The Socio-Political Theory of Crises (SPTC)

39 Pages Posted: 11 Aug 2021

See all articles by John Diamondopoulos

John Diamondopoulos

Macro Institute; Birkbeck, University of London

Date Written: August 9, 2021


Crises are difficult to predict with the most recent and notable examples being the failure of the profession to see the 2007-2008 Credit Crunch. The failure of quantitative approaches to crises is due to the relative non-comparability of crises when using large-N methods that leave out context – social, political, and institutional. This led to a search for an alternative approach. The theory development research strategies of abduction/retroduction were used to develop a process-oriented theory of financial crises. The process of how a crisis unfolds happens through a 4-step macro-level process: Social, Trigger, Disruption and Psychological. Embedded within the Socio-Political Theory of Crises (SPTC) are three mechanisms: macro-level, disruption, and micro-level. This theory, which now has at its core the social, political, and institutional context, can be used to understand and to explain a variety of financial crises and to compare crises based on the process of how they unfold.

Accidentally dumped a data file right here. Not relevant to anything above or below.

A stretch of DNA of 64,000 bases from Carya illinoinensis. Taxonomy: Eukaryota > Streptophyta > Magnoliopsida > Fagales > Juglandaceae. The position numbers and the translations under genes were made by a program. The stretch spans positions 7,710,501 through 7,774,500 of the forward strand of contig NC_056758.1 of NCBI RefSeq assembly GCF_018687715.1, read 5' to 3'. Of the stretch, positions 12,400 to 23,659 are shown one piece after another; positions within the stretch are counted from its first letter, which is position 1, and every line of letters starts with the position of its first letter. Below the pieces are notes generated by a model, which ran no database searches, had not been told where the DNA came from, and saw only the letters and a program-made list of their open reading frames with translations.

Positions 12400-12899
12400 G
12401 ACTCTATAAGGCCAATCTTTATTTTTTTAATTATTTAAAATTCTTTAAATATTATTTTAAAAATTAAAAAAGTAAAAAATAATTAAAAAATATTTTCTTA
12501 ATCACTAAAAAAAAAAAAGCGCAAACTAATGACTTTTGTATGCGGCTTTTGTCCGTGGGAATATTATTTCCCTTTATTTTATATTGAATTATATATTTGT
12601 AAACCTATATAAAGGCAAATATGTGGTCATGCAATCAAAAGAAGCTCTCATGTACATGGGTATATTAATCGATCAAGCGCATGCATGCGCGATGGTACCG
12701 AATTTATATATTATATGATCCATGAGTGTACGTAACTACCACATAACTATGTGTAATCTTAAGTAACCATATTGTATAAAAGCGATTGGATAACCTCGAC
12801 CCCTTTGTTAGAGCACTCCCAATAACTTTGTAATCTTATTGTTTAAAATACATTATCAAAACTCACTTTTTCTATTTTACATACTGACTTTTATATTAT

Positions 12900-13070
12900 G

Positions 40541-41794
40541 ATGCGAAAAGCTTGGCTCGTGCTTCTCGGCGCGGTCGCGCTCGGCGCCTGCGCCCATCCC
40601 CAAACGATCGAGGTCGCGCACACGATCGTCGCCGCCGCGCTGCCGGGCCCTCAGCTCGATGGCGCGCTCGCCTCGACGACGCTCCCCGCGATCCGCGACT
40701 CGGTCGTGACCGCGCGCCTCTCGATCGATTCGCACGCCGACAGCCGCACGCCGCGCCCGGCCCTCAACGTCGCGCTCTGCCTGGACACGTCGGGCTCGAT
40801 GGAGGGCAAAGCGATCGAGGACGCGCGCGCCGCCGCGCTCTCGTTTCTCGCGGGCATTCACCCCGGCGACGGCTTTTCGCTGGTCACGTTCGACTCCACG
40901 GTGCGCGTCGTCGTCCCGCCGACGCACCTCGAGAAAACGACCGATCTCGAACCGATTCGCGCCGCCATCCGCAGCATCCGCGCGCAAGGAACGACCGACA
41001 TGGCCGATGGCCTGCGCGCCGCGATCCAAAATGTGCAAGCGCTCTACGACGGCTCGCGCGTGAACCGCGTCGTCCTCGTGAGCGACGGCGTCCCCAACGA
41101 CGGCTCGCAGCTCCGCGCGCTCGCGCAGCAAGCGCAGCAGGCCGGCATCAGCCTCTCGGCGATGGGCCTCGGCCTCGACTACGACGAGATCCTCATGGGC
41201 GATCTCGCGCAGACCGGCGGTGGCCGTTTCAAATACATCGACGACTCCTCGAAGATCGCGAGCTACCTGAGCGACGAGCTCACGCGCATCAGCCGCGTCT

Keywords: Financial Crisis, Financial Crisis History, Theory, Macroeconomic Policy, Decision Making & Herd Behavior, Abduction/Retroduction Methodology

JEL Classification: G01, N2, E60, D81, B410

Suggested Citation

Diamondopoulos, John, The Socio-Political Theory of Crises (SPTC) (August 9, 2021). Available at SSRN: or

John Diamondopoulos (Contact Author)

Macro Institute ( email )

United Kingdom


Birkbeck, University of London ( email )

London, WC1E 7HX
United Kingdom

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